What is Intelligence?

Chong Ho Yu, Ph.D.

Optional reading. This chapter may be too theoretical for most students.


In order to measure and access intelligence, first we must define what intelligence is. In the late 1980s and 1990s, there are two major approaches to answer the preceding question, namely, John Anderson's Adaptive Character of Thought-Revised (ACT-R) and Minsky's Parallel Distributed Processing (PDP).

Basic Unit Node and link Frame
Information Processing Top-down Bottom-up
Source Goal-directed Data-driven
Reference Rule-based Example-based
Nature of Intelligence Intellectual process follows the rule of logical branching such as "if-then" deduction. The parts must be comprehensible and logical to match the production rules. When ambiguous pieces of a puzzle are being put together, eventually the whole picture will be clear from the induction.

Analogy of Computer Information Processing

Can the intelligence of a silicon-based life form be compared to that of a carbon-based life form?



  • Since the invention and popularization of computer technology, cognitive theories tend to compare human perception, thinking, and decision-making to input, processing and output (Pylyshyn, 1989; Schwartz, 1988).
  • Anderson parallels vectorized and recursive procedures in LISP (LISt Processing) with human cognition.
  • PDP modeled after parallel processing of supercomputing.
  • Computer data processing and human mental processing become an analogy to each other. Psychologists study computing to understand human mind and scientists study the human cognition for artificial intelligence.


  • Based on evolution, Anderson (1983, 1990, 1993, 1996) maintained that humans are adaptive to the environment. The complexity of intelligence is developed in response to the complexity of the environment.
  • In our mental structure there is a long term declarative memory in the form of a semantic net, or "chunks," and a long term procedural memory in the form of production rules.
  • The representations of information, which are symbols, are stored in associative nodes or links, similar to those implemented by LISP. Those symbols could be highly abstract categories and constitute a schema.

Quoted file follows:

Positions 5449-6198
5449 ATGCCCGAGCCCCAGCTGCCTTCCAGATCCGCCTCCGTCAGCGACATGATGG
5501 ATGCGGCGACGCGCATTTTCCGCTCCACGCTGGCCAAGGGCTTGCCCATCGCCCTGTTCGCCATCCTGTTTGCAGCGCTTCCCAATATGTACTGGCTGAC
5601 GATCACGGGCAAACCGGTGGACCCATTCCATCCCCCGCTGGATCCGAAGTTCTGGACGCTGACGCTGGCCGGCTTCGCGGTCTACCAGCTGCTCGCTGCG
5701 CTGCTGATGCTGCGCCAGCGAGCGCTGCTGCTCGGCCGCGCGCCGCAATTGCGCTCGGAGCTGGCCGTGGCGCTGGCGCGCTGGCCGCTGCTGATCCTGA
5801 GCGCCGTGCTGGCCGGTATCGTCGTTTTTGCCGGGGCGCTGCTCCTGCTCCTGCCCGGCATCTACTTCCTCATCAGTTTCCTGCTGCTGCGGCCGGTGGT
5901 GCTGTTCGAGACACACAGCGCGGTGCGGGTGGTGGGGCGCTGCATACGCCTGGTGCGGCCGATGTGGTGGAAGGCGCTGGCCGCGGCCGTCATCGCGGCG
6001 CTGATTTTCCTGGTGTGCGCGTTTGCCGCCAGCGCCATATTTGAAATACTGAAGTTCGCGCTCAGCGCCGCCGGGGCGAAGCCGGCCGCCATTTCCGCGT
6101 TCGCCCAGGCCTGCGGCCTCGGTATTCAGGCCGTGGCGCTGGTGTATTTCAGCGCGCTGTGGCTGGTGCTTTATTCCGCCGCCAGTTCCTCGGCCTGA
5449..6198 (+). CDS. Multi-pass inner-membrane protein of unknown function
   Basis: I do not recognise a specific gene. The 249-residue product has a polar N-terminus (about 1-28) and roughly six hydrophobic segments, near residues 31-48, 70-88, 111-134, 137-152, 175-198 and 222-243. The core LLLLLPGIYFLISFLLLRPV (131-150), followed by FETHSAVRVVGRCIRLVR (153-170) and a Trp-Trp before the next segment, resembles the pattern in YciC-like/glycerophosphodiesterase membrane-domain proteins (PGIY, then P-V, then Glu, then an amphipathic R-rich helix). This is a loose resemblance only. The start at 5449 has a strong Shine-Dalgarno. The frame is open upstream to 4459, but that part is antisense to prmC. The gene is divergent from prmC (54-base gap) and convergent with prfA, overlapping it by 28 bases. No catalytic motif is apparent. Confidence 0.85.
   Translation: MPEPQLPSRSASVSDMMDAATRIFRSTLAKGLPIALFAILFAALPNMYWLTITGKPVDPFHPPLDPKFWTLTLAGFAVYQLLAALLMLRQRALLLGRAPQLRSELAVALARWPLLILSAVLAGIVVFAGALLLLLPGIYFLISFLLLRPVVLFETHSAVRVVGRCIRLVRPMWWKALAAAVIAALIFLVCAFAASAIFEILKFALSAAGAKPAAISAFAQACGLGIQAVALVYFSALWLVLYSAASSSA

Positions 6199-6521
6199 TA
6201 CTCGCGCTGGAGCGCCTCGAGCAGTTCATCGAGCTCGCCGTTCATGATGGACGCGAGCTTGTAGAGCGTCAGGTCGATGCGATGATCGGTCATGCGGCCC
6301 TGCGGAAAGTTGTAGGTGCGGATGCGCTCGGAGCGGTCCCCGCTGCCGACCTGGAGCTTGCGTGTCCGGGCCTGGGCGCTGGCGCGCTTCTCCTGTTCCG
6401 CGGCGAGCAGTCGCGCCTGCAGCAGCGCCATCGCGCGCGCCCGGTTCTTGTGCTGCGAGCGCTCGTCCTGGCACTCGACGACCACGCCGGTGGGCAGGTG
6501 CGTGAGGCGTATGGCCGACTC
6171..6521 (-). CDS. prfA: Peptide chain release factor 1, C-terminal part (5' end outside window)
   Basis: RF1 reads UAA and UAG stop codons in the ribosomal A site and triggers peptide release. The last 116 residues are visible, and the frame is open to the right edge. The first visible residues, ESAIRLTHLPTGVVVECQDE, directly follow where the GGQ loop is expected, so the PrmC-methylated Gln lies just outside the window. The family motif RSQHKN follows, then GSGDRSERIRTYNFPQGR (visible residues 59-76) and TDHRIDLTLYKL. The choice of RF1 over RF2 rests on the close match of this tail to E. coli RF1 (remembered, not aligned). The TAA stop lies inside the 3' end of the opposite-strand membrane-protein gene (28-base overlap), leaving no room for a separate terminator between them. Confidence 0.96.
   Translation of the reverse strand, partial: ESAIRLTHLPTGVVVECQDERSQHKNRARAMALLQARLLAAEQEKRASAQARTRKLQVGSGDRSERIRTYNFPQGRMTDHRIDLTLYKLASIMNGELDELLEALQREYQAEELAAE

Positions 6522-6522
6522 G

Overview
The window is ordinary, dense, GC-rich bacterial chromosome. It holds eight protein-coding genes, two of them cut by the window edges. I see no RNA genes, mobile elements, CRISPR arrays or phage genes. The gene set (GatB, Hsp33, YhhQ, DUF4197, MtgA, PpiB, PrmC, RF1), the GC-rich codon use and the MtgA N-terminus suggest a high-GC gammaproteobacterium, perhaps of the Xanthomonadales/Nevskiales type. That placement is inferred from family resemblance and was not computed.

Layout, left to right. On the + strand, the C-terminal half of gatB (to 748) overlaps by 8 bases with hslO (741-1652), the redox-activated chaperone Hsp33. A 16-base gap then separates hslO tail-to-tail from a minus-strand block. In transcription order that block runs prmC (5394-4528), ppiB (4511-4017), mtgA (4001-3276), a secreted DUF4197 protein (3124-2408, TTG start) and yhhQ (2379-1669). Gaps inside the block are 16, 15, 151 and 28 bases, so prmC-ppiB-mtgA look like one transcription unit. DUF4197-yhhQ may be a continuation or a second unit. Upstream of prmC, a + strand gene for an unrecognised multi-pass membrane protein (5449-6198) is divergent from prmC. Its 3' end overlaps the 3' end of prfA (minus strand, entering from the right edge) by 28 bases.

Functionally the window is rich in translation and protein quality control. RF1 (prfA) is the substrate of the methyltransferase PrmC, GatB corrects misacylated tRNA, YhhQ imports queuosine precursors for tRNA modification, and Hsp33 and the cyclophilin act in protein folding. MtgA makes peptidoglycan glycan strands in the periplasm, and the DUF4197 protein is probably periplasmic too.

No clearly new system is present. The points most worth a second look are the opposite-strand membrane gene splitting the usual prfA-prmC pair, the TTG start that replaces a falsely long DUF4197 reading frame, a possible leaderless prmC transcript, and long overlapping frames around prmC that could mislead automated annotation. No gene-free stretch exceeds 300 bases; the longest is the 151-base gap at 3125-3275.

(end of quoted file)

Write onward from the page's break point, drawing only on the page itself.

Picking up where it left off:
• Complex cognition arises from an interaction of procedural and declarative knowledge.
  • Also, there is a short term memory functioning as working memory, which can spread activation throughout the semantic network by production rules. Working memory contains goals that serve as the base of activation.
  • In his view, declarative knowledge must be semantically meaningful, and the procedural knowledge is logical and therefore productive. More importantly, information processing is goal-directed. Hence, ACT is called a production system.


  • Minsky regards the "frame," which is a set of information, rather than the "node," as the primary unit of storage. The core idea of the frame is that all knowledge concerning individual datum and their relationships are stored in a complex entity called a frame.
  • Inside the frame there are many slots. Incoming data fill in the slots and become slot values. When more and more slot values are accumulated, an overall pattern is formed. (The basic idea underlying the notion of frame could be found at the beginning of this century by the psychologist O. Selz. He suggested that human problem solving is the process of filling in the gaps of partially completed information.)
  • Moreover, a representation of information is stored, not by making a single, substantial change in one slot or one frame, but by making small changes in many different agents. In other words, information is distributed throughout the whole network. Therefore, this model is called Parallel Distributed Processing.
  • Every single slot value may not be meaningful but the overall pattern composed by the distributed memory is meaningful. In Minsky's words (1986), many smaller non-intelligent agents build up "the society of mind." (p.20)

Human reasoning transcends computation